Population Density & Demand Vs Certification & Regulation Requirements

Basic logic dictates that demand for transport services that will drastically reduce travel times will be in higher demand in areas where there are higher population densities, where people tend to be more time poor, and where there is congestion problems with incumbent substitute travel options. However, as specified by Volocopter in their recent white paper Volocopter White Paper certification requirements are 100 times more stringent over cities than they are over rural areas. This is without considering that before too long there could be traffic jams in the sky, and thus there will likely be tariffs to cover the cost of directing and managing air traffic in densely populated areas. Another factor to consider is that in densely populated areas you are never far away from people, great for potential customers, but not so great when it comes to noise pollution and regulations that come with it.

Considering this, it is understandable to see small businesses such as Esprit Aeronautics covered in my previous blog artical: eVTOL, interview: Simon Scott. Founder and Owner of Esprit Aeronautics choose to operate away from cities in under-served rural areas. However, the main players in this sector are developing much more expensive vehicles that will need to be utilised more productively than serving rural areas will likely allow. Thus a strategy to overcome the barriers of operating above cities will be necessary.


Market Segment vs Public Acceptance

The above mentioned Uber Elevate paper estimates that initial flight costs will be approximately $150 for a 50 mile journey. In energy and maintenance terms, it is likely that half of that cost will be just for take-off and landing. Thus there will be an initial $75 levy needed to break even before the journey duration is even considered. Over time Uber expect the cost to fall significantly to just $25 for a 50 mile journey, but in the near time it is clear that the service offering will need to be pitched at wealthy clients willing to choose a more expensive alternative to existing services in order to save journey time.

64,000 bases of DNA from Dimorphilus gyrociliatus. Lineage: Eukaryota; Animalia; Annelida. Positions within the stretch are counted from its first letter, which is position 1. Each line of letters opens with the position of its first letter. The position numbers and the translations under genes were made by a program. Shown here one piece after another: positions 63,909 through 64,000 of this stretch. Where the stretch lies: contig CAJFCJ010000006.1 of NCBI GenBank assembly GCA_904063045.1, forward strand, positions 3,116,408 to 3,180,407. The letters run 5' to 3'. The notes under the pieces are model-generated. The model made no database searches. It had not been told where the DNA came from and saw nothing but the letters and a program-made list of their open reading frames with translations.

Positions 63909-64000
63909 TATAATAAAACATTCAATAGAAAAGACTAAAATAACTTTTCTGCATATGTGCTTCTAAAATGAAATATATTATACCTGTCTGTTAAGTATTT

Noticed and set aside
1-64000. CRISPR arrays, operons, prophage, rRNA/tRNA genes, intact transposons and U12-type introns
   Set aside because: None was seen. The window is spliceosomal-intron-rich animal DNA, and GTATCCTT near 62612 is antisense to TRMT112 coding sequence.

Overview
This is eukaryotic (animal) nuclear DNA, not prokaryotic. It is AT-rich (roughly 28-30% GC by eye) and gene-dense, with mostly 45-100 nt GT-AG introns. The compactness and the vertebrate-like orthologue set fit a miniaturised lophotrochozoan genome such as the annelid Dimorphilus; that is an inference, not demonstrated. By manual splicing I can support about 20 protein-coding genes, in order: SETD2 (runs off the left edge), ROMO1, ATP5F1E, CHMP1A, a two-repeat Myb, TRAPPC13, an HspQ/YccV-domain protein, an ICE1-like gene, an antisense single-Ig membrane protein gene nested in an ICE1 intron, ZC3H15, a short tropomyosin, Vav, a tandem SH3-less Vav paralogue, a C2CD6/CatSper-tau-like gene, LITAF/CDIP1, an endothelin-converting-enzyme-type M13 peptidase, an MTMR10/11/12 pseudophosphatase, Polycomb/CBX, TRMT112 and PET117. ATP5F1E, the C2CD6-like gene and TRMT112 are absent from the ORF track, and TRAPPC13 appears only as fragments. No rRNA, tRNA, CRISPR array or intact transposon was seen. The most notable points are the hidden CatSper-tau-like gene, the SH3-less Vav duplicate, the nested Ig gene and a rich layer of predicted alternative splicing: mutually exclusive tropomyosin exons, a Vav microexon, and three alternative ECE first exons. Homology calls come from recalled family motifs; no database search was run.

The problem here is that geographical locations where high net-worth individuals live tend to also to be areas with the least noise pollution, while also being the most aesthetically pleasing. Thus it will be harder to gain acceptance for services that bring easily noticeable noise pollution as well as potentially become a blot on an otherwise beautiful landscape. Further to this, if only 5% of the population can afford to use such a service, then the other 95% of the population are likely to be unhappy to be disturbed to enable the ‘privileged few’ to live a life of increased convenience. In nations where  introducing legislation tends to be a democratic process, introducing eVTOL services under the above circumstances may prove to be a challenge.


First Mover Advantage Vs The Curse of the First Mover

First mover advantage will enable an organisation to work with certification agencies, which will in turn mean that legislation will naturally lean to cover their specific products. It will give you a head start in building a portfolio of qualified materials, processes and operating criteria, so you can tailor these to your business’s strengths. Pilots will be trained on your products and get used to flying them. You will get first option on licencing of areas (assuming air traffic control will be restricted by licencing areas and capping amount of traffic). You will also get a chance to establish your brand while there is less competition.

However, especially considering all of the uncertainties and trade-offs above, committing to capital investments when the industry is young means you are also committed to a strategy that carries a higher risk of failure than for a more mature market. Organisations that come late to the party can gain valuable insight from the first movers’ lessons learned, they can wait to see what concepts and business models become the most successful, and then simply target to beat these early leaders in order to gain market share. The first movers may find it hard to react to these late entrants as they have already spent their capital to develop a market which will likely be unprofitable during its early years.

The same can be said for infrastructure, early investment gives you a likely cost advantage as competition is low, and a head start in setting up key hubs. However, there is risk that as the sector develops, customer’s needs will also develop, and the original locations and architectural designs become quickly overlooked by newer options.

This is not to say that the early movers are destined to fail, but history doesn’t favour their chances. They will need to maintain agility to ensure that they adapt with the fast moving market and it’s regulations.


In my next article I will look at a couple of the first movers in this emergent market, assess the strategic decisions they have made with regards to the above trade-offs, and evaluate what I feel are their strengths and weaknesses…